From 2018 onward, food manufacturers across Europe will be subject to regulations aimed at reducing the content of the chemical compound acrylamide in roasted, baked and fried products.
Acrylamide is produced during certain types of cooking, particularly in starchy foods such as potatoes, flour and coffee. The substance is controversial because, according to the European Food Safety Authority (EFSA) experiments with animals have shown that it increases the risk of cancer.
And while this might not be good news for the many food factories and stands, bakeries and snack bars in every German city, consumer groups see it as an achievement.
“Today we have taken an important step towards protecting the health and well-being of our citizens,” EU health commissioner Vytenis Andriukaitis said in July when a draft of the report was approved.
The new rules are aimed primarily at professional food producers and processors, but the EU Commission aim for as little acrylamide as possible to be produced while cooking at home, too.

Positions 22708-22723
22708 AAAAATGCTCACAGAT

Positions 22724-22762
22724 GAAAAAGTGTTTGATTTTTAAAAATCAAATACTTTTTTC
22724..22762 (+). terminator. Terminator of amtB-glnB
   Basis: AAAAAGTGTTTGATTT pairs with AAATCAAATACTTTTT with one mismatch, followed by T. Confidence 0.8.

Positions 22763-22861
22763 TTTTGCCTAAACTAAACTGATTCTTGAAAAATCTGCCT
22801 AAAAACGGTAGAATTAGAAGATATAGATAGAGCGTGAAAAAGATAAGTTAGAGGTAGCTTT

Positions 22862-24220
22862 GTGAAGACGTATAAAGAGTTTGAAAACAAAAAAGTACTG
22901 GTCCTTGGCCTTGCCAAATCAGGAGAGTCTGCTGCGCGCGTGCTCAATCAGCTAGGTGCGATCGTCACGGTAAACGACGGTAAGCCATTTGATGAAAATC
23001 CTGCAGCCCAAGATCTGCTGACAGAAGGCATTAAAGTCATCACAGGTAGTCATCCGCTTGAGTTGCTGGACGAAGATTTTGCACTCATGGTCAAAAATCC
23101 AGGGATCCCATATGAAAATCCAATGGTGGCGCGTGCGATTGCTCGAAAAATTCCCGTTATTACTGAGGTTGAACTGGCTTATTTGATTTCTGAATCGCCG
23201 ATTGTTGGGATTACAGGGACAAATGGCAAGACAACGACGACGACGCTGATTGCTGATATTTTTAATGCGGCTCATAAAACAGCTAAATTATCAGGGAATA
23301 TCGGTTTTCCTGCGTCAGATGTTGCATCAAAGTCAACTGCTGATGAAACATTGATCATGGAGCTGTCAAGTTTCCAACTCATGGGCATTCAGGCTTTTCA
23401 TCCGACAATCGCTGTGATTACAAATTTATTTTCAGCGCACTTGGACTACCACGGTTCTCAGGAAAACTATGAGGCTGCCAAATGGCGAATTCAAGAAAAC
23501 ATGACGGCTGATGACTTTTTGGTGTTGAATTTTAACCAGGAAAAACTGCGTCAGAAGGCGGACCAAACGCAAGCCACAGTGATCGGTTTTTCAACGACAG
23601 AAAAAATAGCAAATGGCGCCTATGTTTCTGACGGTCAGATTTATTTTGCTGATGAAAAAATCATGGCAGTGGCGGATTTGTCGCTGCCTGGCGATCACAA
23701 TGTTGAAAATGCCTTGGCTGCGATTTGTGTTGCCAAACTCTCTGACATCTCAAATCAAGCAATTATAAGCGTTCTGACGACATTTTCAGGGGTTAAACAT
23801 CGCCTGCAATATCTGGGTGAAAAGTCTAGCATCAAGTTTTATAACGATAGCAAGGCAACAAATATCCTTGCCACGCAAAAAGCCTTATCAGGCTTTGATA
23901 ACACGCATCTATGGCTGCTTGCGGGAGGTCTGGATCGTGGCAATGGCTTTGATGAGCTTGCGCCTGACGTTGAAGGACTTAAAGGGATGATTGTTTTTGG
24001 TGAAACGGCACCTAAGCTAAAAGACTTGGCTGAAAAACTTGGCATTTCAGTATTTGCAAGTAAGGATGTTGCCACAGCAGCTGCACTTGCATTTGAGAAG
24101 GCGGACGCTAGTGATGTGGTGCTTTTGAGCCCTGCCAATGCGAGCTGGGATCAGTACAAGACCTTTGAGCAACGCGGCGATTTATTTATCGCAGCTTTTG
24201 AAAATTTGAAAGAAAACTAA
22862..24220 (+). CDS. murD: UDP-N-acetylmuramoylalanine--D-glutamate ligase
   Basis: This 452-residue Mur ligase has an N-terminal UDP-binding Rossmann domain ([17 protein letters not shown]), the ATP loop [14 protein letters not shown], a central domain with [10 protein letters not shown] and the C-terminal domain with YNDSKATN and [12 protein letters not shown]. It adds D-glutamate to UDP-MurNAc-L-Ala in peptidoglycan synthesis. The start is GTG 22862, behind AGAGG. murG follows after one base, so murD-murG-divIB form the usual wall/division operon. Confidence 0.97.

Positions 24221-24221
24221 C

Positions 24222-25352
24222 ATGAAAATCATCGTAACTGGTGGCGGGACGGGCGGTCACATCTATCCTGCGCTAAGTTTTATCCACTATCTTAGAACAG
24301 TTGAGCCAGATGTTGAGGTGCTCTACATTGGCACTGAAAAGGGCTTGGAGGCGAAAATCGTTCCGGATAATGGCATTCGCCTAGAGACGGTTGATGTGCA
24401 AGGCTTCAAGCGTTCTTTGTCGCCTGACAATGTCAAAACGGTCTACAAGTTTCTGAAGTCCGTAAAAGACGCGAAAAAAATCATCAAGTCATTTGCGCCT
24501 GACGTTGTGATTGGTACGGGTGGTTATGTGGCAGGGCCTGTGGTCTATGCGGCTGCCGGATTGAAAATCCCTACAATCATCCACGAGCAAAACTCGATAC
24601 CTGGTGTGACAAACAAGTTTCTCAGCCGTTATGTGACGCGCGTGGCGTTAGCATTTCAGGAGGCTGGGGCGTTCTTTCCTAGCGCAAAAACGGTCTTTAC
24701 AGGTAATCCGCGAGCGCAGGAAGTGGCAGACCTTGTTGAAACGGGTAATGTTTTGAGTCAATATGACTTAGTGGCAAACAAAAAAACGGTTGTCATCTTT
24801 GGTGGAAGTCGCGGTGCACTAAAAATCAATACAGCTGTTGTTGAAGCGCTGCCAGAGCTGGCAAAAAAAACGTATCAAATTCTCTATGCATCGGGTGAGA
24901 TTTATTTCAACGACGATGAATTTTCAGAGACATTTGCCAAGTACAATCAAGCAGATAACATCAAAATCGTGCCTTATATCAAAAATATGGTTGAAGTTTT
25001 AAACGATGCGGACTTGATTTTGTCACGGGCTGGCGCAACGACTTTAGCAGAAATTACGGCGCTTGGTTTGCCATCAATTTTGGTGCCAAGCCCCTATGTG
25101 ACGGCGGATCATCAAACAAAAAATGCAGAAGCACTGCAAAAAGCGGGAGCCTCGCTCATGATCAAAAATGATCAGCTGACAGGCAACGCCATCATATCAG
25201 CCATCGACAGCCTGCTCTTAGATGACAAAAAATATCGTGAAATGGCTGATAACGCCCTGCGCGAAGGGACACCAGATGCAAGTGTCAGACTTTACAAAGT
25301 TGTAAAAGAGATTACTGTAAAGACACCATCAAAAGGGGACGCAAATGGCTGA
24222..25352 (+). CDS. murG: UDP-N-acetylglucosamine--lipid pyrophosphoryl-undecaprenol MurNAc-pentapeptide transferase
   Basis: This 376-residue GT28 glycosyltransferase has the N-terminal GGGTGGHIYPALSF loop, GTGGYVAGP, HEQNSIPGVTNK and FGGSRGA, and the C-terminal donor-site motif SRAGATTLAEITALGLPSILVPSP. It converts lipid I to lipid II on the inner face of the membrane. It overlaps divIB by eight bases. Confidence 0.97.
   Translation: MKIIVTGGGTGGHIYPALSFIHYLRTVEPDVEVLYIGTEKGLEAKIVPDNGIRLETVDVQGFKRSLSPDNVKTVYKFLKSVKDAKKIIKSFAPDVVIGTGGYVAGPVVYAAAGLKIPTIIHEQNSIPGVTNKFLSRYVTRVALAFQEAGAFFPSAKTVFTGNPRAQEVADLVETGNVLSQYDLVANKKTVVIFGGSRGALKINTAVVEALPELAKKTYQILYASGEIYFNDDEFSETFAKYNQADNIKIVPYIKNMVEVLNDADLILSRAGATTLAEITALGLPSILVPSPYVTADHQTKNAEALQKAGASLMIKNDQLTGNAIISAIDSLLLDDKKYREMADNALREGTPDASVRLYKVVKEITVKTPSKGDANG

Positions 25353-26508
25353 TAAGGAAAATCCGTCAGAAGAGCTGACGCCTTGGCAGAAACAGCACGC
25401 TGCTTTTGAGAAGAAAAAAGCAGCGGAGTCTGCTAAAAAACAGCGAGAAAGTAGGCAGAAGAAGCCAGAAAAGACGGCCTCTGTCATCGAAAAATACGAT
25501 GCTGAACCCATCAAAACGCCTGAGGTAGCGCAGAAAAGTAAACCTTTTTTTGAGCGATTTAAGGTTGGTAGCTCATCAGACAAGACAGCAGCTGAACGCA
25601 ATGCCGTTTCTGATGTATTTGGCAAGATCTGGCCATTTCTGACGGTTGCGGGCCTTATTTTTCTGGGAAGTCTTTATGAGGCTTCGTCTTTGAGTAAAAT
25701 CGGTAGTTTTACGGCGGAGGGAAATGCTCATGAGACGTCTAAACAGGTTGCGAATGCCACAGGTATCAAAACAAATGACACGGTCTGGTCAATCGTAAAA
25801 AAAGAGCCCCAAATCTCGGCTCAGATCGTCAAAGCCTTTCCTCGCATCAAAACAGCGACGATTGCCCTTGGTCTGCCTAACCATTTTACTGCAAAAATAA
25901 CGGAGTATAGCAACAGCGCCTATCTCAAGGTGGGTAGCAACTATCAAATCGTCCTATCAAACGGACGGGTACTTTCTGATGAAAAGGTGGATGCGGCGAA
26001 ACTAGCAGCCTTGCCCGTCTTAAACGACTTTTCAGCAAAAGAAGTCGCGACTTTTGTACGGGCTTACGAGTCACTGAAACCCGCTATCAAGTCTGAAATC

Food producers in addition to home cooks are recommended, for instance, to use potato varieties with little starch or to soak fries before frying in order to wash out the starch.
Peter Liese, Christian Democrat (CDU) and EU member of parliament, welcomed the draft’s approval. “We have a real health problem with acrylamide. The quantities consumed by young people and adults in particular are substantial,” Liese said.
But the German Hotel and Restaurant Association (DEHOGA) called the regulation disproportionate, superfluous and bureaucratic. Instead of imposing “ludicrous demands” and conditions on businesses, the public should be informed, the association stated.
In summer last year, 22 EU member states voted in favour of the new rules, while Germany along with five other countries abstained.